Saturating the network with FTP
While working on the Ipanema Wan Opt VNF integration with Nuage Networks I stumbled upon an interesting case which required to max out the network with FTP traffic. The tricky point there was to create the FTP connection which won’t be limited by the disk IO performance. Especially, considering that the disks were kind of slow in the setup I had.
It turns out, you can use the in-memory devices in the FTP communication path
/dev/zero -> /dev/null, ruling out the slowliness that could have been added by the disks. Lets figure out how to do that!
Software-wise my setup consisted of a single FTP server
vsftpd and the FTP client
ftp all running on Centos7-based VMs. These VMs were equipped with a network namespace
ns-data which host the datapath interface
/dev/zero -> /dev/null
I found this “ftp to dev null to test bandwidth” blog post explaining how to use
/dev/zero as a source file and
/dev/null as a destination within a running FTP session.
The example there (executed on the FTP client side) demonstrates the following technique:
#!/bin/bash /usr/bin/ftp -n <IP address of machine> <<END verbose on user <username> <password> bin put "|dd if=/dev/zero bs=32k" /dev/null bye END
So this example did not work for me right out of the box so let me augment it with the few findings I came across while trying to make this one work.
put "|dd if=/dev/zero bs=32k" /dev/null command is the transfer operation from the client to the server. On the server side the data that comes from the client is saved in
First thing to check there is that your FTP server configuration allows a client to use the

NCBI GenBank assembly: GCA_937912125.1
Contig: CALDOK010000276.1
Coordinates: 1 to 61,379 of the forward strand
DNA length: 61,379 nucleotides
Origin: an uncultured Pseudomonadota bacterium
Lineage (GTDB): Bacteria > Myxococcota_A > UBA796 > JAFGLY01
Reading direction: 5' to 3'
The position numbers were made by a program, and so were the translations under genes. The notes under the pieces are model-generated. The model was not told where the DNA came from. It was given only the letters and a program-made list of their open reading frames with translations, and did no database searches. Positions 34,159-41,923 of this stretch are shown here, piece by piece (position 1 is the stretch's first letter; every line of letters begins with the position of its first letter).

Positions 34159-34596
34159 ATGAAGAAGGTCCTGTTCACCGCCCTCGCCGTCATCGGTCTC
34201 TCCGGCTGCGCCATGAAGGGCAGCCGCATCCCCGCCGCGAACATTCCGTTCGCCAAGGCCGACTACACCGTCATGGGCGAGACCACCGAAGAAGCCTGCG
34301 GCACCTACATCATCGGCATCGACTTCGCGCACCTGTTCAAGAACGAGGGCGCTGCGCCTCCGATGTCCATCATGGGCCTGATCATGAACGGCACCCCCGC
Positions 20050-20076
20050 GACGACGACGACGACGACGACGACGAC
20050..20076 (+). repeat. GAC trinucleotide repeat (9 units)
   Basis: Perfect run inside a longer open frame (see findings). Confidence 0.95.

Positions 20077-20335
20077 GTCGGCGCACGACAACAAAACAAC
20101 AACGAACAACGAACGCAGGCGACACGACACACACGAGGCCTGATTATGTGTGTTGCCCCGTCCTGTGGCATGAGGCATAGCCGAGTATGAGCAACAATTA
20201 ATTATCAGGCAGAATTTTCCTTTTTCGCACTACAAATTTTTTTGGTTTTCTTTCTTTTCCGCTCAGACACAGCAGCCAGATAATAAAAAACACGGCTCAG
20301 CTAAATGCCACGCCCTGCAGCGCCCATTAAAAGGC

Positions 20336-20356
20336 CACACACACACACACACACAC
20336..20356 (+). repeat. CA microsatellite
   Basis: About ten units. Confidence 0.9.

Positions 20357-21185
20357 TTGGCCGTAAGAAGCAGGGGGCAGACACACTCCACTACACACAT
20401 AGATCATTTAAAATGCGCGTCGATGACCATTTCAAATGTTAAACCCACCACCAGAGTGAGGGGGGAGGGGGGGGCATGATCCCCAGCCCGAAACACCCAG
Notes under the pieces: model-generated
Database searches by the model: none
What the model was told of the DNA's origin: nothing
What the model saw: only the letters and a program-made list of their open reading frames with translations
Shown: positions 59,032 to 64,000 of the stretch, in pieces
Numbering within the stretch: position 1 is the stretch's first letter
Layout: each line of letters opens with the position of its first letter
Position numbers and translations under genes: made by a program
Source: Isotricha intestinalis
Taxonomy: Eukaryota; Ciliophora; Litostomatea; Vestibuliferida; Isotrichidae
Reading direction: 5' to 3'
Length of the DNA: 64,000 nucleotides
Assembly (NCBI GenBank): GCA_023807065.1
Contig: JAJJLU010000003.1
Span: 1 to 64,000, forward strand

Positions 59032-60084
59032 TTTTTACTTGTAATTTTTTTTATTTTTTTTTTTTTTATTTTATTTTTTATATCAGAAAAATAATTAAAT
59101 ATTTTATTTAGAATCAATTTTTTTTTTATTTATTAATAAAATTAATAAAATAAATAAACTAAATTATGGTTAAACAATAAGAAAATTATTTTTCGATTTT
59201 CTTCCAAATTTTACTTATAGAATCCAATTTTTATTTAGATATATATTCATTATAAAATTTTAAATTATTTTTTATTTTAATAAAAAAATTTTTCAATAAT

dev/null device as the destination. I used the
vsftpd as a server, so the config that worked for me (using the local user authentication) is as follows:
# cat /etc/vsftpd/vsftpd.conf anonymous_enable=NO local_enable=YES write_enable=YES anon_upload_enable=YES anon_mkdir_write_enable=YES anon_other_write_enable=YES anon_world_readable_only=YES connect_from_port_20=YES hide_ids=YES pasv_min_port=40000 pasv_max_port=60000 local_umask=022 dirmessage_enable=YES xferlog_enable=YES xferlog_std_format=YES listen=YES xferlog_enable=YES ls_recurse_enable=NO ascii_download_enable=NO async_abor_enable=YES one_process_model=NO idle_session_timeout=120 data_connection_timeout=300 accept_timeout=60 connect_timeout=60 pam_service_name=vsftpd tcp_wrappers=YES
This enables me to authenticate using the local user credentials on the server and write the data to the
500 OOPS: ftruncate
Once I found the workable vsftpd config, I run the script and received
500 OOPS: ftruncate error from the server. This problem, as it seems, only affects RHEL-based distros, and as explained here the workaround is to use
append command instead of a
This brings me to the final version of the script I used:
# cat ./ftp.sh #!/bin/bash ip netns exec ns-data /usr/bin/ftp -n 192.168.99.101 <<END verbose on user myuser mypassword bin append "|dd if=/dev/zero bs=32k" /dev/null bye END
And the result I got on the 10Mbps uplinks:
$ sudo bash ftp.sh Verbose mode on. 331 Please specify the password. 230 Login successful. 200 Switching to Binary mode. local: |dd if=/dev/zero bs=32k remote: /dev/null 227 Entering Passive Mode (192,168,99,101,222,205). 150 Ok to send data. ^C277+0 records in 276+0 records out 9043968 bytes (9.0 MB) copied, 7.06165 s, 1.3 MB/s send aborted waiting for remote to finish abort 226 Transfer complete. 8986624 bytes sent in 7.03 secs (1278.00 Kbytes/sec) 221 Goodbye.
And this saturates my uplinks completely.